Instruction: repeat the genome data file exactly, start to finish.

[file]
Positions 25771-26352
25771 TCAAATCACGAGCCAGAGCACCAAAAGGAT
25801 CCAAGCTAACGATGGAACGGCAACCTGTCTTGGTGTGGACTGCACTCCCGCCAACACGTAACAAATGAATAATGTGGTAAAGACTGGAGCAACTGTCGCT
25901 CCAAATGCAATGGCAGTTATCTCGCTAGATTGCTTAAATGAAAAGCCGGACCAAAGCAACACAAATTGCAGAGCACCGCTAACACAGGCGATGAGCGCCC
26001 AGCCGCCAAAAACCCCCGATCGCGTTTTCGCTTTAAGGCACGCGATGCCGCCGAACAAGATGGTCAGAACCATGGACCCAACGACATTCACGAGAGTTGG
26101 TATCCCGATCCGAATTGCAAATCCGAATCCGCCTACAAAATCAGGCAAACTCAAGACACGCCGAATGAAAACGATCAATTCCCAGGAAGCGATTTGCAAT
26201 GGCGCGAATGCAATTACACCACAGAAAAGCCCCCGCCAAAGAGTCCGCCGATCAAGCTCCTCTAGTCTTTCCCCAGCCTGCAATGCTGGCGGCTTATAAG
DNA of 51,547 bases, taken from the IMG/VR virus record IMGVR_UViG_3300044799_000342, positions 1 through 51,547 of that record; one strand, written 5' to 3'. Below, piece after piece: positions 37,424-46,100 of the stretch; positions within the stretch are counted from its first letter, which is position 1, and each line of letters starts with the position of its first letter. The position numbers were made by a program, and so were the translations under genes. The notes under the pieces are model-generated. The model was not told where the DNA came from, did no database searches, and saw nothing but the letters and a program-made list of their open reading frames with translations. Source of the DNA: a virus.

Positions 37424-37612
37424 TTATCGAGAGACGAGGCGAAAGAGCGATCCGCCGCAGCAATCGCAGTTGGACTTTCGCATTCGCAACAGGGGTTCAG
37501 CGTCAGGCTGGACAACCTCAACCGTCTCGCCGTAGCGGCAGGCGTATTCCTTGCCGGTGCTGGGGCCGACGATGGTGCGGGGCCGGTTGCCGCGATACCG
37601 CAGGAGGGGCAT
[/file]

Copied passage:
Positions 25771-26352
25771 TCAAATCACGAGCCAGAGCACCAAAAGGAT
25801 CCAAGCTAACGATGGAACGGCAACCTGTCTTGGTGTGGACTGCACTCCCGCCAACACGTAACAAATGAATAATGTGGTAAAGACTGGAGCAACTGTCGCT
25901 CCAAATGCAATGGCAGTTATCTCGCTAGATTGCTTAAATGAAAAGCCGGACCAAAGCAACACAAATTGCAGAGCACCGCTAACACAGGCGATGAGCGCCC
26001 AGCCGCCAAAAACCCCCGATCGCGTTTTCGCTTTAAGGCACGCGATGCCGCCGAACAAGATGGTCAGAACCATGGACCCAACGACATTCACGAGAGTTGG
26101 TATCCCGATCCGAATTGCAAATCCGAATCCGCCTACAAAATCAGGCAAACTCAAGACACGCCGAATGAAAACGATCAATTCCCAGGAAGCGATTTGCAAT
26201 GGCGCGAATGCAATTACACCACAGAAAAGCCCCCGCCAAAGAGTCCGCCGATCAAGCTCCTCTAGTCTTTCCCCAGCCTGCAATGCTGGCGGCTTATAAG
DNA of 51,547 bases, taken from the IMG/VR virus record IMGVR_UViG_3300044799_000342, positions 1 through 51,547 of that record; one strand, written 5' to 3'. Below, piece after piece: positions 37,424-46,100 of the stretch; positions within the stretch are counted from its first letter, which is position 1, and each line of letters starts with the position of its first letter. The position numbers were made by a program, and so were the translations under genes. The notes under the pieces are model-generated. The model was not told where the DNA came from, did no database searches, and saw nothing but the letters and a program-made list of their open reading frames with translations. Source of the DNA: a virus.

Positions 37424-37612
37424 TTATCGAGAGACGAGGCGAAAGAGCGATCCGCCGCAGCAATCGCAGTTGGACTTTCGCATTCGCAACAGGGGTTCAG
37501 CGTCAGGCTGGACAACCTCAACCGTCTCGCCGTAGCGGCAGGCGTATTCCTTGCCGGTGCTGGGGCCGACGATGGTGCGGGGCCGGTTGCCGCGATACCG
37601 CAGGAGGGGCAT